• A Times of India article alleges that a Pakistani general directly supported the September 11 hijackers. Bush and Pakistan hope Americans won't notice.

  • No Surprise department--Afghan refugees report witnessing heavy civilian casualties from US bombing. They may be justified, if the campaign succeeds in eliminating al Qaeda and the oppression of women in Afghanistan; in the mean time, this shows that our government is feeding us doubletalk.

  • The Canadian government has very close ties with the pharmaceutical industry, and repays their lobbying efforts with monopolies that hurt the public in Canada and abroad.

  • Imagine nearly 40,000 people homeless, living in conditions that the United Nations considers unacceptable for a refugee camp. Does that sound like a poor country struck by war? Actually it is happening in just one city in a wealthy country in North America: Toronto, Canada.

    The Toronto Disaster Relief Committee (TDRC) is trying to help, by raising private funds and by pressing the government of Canada to start caring what happens to its poorest citizens. Thus far it prefers to spend the money on prosecuting ballot-eaters.

  • Naomi Klein wrote an interesting article on how the establishment is trying to use the September 11 attacks to demonize and attack the anti-globalization movement, and how opponents of misconceived globalization can surmount this obstacle. See Protesting in the Post-WTC Age.

  • As governor of Texas, George W Bush signed a law making the use of false ID by minors to obtain alcohol a jailing offense. In May 2001 his own daughters were arrested for just this crime. Not only were they let off without going to jail (unlike the many teenagers arrested during George W's governorship), but the bar, and the bar manager who had caught them and called the police were menaced by Bush supporters. The bar was threatened with loss of its license; the manager found that web sites were calling on the public to harrass her. (This information came from the Hightower Lowdown, August 2001.)

    I'm sure you can imagine the scandal that would have developed if President Clinton and his family had been involved in similar events. So why no scandal for the shrub?

  • It doesn't take great genius for the party in power to get the idea of profiting from terrorism to sneak through unpopular or harmful laws and decisions.

    In the US, Republicans are trying to invoke the "spirit of unity" to bulldoze a path for dangerous trade treaties such as the FTAA. The EFF warns that the FTAA may be used to impose laws like the DMCA on all the countries of the Western Hemisphere.

    In the UK, a leaked government memo shows exactly how brazenly this plan was made: a government official proposed, just hours after the September 11 attacks, to look for unpopular actions to announce while the public and the news media were distracted by terrorism.

  • The Sexual Freedom Coalition campaigns to bring UK laws into line with the rest of Europe, ending censorship and many other forms of government-imposed sexual repression and prudery. After they triumph in the UK, I hope they bring their campaign to the US.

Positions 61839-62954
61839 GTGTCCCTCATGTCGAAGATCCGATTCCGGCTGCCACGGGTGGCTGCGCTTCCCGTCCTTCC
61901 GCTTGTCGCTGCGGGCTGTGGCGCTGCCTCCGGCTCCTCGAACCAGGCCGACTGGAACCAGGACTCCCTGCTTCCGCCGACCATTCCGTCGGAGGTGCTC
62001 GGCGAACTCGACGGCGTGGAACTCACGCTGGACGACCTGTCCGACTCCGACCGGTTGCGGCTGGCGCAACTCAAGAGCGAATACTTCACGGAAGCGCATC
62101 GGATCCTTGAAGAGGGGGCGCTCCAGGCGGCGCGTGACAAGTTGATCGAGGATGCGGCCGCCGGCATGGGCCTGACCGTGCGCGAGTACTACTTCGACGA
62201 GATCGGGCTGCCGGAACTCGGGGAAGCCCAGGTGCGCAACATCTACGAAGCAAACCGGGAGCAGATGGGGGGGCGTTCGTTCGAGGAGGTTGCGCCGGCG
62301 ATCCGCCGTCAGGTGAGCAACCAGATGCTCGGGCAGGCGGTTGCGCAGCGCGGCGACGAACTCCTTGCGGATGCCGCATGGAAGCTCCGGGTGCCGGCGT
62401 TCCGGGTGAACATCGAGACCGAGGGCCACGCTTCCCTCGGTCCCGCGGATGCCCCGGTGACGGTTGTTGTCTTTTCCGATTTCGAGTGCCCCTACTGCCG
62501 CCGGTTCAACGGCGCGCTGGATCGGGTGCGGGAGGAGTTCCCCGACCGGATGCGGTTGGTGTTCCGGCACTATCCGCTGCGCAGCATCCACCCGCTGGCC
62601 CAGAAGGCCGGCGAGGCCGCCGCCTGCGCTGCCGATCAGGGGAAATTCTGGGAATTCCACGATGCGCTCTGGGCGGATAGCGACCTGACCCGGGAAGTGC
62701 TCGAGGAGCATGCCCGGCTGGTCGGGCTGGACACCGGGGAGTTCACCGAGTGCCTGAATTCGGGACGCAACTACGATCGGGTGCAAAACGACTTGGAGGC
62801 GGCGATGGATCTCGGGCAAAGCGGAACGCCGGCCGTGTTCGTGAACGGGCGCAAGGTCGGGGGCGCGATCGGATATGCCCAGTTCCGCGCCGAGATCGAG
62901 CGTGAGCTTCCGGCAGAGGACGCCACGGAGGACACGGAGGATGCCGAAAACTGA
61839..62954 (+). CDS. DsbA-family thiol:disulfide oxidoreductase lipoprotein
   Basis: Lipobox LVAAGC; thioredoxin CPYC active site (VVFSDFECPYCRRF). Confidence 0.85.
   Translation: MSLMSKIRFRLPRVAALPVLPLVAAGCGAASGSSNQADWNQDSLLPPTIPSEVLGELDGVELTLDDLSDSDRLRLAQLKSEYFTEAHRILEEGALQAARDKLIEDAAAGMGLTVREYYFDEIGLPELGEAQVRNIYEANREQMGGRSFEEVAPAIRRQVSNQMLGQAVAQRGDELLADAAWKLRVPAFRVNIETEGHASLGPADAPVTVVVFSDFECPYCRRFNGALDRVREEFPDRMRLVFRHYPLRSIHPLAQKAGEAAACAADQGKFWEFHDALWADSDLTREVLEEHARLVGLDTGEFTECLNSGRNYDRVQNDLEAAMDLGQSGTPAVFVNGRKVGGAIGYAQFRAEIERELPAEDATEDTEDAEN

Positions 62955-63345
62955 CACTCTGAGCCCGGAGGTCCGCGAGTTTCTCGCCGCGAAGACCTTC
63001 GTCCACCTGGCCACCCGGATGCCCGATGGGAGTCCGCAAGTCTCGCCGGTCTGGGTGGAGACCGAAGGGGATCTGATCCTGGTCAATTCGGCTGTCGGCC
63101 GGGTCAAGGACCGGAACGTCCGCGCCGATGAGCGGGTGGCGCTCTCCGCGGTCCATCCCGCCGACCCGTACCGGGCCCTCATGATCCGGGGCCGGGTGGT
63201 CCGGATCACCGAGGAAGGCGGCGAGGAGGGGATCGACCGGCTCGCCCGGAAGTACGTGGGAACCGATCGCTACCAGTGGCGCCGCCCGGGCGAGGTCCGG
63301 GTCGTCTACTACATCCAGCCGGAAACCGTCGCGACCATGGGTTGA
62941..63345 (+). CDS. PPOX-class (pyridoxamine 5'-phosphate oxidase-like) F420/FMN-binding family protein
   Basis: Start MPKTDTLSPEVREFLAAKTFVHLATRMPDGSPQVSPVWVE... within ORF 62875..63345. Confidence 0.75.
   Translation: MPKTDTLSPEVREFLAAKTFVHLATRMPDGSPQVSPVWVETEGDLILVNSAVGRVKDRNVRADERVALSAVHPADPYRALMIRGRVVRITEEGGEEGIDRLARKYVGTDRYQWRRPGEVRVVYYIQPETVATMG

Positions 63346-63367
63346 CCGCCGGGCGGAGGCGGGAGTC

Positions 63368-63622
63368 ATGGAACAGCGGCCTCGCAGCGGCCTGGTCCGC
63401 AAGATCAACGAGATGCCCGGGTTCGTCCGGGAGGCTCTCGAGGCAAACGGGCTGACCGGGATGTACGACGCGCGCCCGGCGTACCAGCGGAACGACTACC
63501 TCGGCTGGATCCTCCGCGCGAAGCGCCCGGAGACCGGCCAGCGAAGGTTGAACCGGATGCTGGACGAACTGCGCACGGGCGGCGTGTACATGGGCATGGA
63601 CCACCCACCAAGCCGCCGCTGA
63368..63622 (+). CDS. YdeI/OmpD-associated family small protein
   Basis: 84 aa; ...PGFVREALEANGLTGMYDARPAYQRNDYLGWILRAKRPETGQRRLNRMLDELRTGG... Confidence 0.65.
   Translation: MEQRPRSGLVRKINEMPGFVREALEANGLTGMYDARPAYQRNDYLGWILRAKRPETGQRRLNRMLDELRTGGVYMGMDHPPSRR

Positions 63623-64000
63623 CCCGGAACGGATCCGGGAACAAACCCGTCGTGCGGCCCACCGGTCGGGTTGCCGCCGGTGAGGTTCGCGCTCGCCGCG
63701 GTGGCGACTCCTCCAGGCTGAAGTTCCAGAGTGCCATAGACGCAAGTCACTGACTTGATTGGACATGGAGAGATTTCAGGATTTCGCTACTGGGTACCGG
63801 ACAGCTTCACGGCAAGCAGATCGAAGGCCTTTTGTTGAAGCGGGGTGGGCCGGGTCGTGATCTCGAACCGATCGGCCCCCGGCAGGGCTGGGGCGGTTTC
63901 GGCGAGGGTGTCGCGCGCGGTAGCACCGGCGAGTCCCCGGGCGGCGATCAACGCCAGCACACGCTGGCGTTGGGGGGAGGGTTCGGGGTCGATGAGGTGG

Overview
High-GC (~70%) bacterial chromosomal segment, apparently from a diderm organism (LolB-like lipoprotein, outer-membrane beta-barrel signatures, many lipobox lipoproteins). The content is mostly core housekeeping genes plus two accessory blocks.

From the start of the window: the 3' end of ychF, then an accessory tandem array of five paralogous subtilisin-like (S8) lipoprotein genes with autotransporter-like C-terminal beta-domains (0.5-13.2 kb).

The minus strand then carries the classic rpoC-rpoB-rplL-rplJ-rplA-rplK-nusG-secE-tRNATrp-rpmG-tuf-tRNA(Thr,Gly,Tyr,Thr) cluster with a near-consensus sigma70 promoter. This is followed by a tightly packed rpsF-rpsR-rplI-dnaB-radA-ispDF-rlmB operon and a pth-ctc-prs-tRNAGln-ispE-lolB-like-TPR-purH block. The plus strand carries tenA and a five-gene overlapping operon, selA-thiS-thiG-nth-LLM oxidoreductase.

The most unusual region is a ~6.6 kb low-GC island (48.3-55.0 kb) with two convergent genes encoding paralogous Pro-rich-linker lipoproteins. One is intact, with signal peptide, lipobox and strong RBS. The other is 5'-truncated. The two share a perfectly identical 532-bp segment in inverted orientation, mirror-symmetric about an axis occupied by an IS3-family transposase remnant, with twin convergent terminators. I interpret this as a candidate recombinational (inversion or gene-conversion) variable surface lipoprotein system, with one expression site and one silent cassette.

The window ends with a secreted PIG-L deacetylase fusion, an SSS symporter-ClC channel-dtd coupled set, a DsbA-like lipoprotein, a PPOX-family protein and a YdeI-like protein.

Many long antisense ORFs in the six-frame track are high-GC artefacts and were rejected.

• Binding arbitration clauses are now often imposed by businesses on the public. The expense of arbitration, together with arbitrators that are untrained, incompetent, careless or even biased, increasingly deprive Americans of their legal rights.

  • Montreal police forcibly evicted squatters who had occupied a long-abandoned city building. (Montreal has a great shortage of housing and many abandoned buildings.) As often happens, they injured one of the squatters in the attack; to distract public attention from the enormity of this, they plan to press charges against him.

  • The US been very foolish in choosing its allies in Afghanistan. If we seek allies that share deeper values and not just a momentary common advantage, we should support the Revolutionary Association of the Women of Afghanistan.

    This secular and democratic feminist organization, now driven underground, documents the Taliban's cruel treatment of women and works to educate and help Afghan women both within Afghanistan and in the refugee camps in Pakistan.

    The US plans to spend billions on fighting a war. Even a million dollars could work wonders in RAWA's hands. With several million, they could peacefully build a different kind of Afghan society, one that would no longer fall into the hands of the most vicious.

  • Prostitutes in the Netherlands, where their trade is now legal, are planning to form a union.

    I can't imagine the mindset of someone who would want the services of a prostitute. For me there is nothing to value in sex with someone who felt no attraction or warmth for me. If a woman I longed for told me, "You'd have to pay me to have sex with you," I'd go drown my feelings of undesirability in work--not ask "How much?" And if someone values money more than tenderness, I find that unattractive regardless of the person's line of work.

    If everyone were like me, prostitutes would have no customers, so there would be no prostitutes. But prostitutes do have customers, and there are prostitutes--so their lives should not have to be filled with cruelty and danger. Their illegal status puts them in danger from violence and from disease, and it leaves them helpless against the cruelty of customers and pimps. One indirect consequence is that their customers are also in increased danger from disease. Another is corruption of the police, who are bribed not to arrest the prostitutes outside of special occasions.

    The consequent suffering affects millions of Americans, and kills far more people than the terrorist attacks of September 11. We could aleviate most of it simply by following the Dutch example, and legalizing prostitution. And it wouldn't cost a dime to the treasury (though if American prostitutes form a union, that could increase prices for the customer).